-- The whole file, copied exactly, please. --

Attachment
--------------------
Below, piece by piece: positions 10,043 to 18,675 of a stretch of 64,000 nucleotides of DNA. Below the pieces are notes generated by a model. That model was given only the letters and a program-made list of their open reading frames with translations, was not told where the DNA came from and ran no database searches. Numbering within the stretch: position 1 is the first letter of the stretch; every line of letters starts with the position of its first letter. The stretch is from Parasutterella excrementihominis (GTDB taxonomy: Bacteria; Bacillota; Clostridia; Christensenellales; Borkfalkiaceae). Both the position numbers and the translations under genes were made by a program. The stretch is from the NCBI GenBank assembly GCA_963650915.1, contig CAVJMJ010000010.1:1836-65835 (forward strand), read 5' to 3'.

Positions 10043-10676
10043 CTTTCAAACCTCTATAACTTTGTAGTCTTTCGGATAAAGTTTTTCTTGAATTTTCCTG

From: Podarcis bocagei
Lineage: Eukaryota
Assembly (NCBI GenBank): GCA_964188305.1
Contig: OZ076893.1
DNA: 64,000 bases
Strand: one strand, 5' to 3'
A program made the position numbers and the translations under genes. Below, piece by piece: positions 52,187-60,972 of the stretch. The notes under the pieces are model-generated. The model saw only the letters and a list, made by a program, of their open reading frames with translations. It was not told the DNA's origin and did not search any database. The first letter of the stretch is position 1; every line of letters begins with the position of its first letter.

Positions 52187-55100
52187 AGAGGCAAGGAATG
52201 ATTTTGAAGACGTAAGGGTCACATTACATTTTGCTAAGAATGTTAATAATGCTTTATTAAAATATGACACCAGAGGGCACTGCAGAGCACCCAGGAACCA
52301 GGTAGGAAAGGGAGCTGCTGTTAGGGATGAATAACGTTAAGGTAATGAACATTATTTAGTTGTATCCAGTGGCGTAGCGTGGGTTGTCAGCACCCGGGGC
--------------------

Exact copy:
Below, piece by piece: positions 10,043 to 18,675 of a stretch of 64,000 nucleotides of DNA. Below the pieces are notes generated by a model. That model was given only the letters and a program-made list of their open reading frames with translations, was not told where the DNA came from and ran no database searches. Numbering within the stretch: position 1 is the first letter of the stretch; every line of letters starts with the position of its first letter. The stretch is from Parasutterella excrementihominis (GTDB taxonomy: Bacteria; Bacillota; Clostridia; Christensenellales; Borkfalkiaceae). Both the position numbers and the translations under genes were made by a program. The stretch is from the NCBI GenBank assembly GCA_963650915.1, contig CAVJMJ010000010.1:1836-65835 (forward strand), read 5' to 3'.

Positions 10043-10676
10043 CTTTCAAACCTCTATAACTTTGTAGTCTTTCGGATAAAGTTTTTCTTGAATTTTCCTG

From: Podarcis bocagei
Lineage: Eukaryota
Assembly (NCBI GenBank): GCA_964188305.1
Contig: OZ076893.1
DNA: 64,000 bases
Strand: one strand, 5' to 3'
A program made the position numbers and the translations under genes. Below, piece by piece: positions 52,187-60,972 of the stretch. The notes under the pieces are model-generated. The model saw only the letters and a list, made by a program, of their open reading frames with translations. It was not told the DNA's origin and did not search any database. The first letter of the stretch is position 1; every line of letters begins with the position of its first letter.

Positions 52187-55100
52187 AGAGGCAAGGAATG
52201 ATTTTGAAGACGTAAGGGTCACATTACATTTTGCTAAGAATGTTAATAATGCTTTATTAAAATATGACACCAGAGGGCACTGCAGAGCACCCAGGAACCA
52301 GGTAGGAAAGGGAGCTGCTGTTAGGGATGAATAACGTTAAGGTAATGAACATTATTTAGTTGTATCCAGTGGCGTAGCGTGGGTTGTCAGCACCCGGGGC